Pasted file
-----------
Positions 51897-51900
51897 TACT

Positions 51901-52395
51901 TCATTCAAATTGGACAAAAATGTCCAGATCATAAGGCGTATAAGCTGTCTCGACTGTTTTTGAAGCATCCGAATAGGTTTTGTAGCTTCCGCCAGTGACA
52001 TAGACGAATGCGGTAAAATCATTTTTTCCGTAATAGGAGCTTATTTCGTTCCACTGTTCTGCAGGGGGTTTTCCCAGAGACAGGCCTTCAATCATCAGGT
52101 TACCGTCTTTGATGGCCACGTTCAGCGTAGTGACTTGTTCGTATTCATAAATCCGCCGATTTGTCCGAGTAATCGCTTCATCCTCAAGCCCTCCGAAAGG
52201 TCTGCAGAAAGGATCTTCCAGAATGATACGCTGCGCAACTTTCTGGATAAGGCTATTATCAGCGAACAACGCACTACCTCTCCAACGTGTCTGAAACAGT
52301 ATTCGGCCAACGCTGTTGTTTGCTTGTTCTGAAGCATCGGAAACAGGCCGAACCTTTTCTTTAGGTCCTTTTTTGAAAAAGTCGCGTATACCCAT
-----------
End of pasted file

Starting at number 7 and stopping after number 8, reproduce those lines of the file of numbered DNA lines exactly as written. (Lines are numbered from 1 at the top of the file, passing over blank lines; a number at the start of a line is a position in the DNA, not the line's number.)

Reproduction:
52201 TCTGCAGAAAGGATCTTCCAGAATGATACGCTGCGCAACTTTCTGGATAAGGCTATTATCAGCGAACAACGCACTACCTCTCCAACGTGTCTGAAACAGT
52301 ATTCGGCCAACGCTGTTGTTTGCTTGTTCTGAAGCATCGGAAACAGGCCGAACCTTTTCTTTAGGTCCTTTTTTGAAAAAGTCGCGTATACCCAT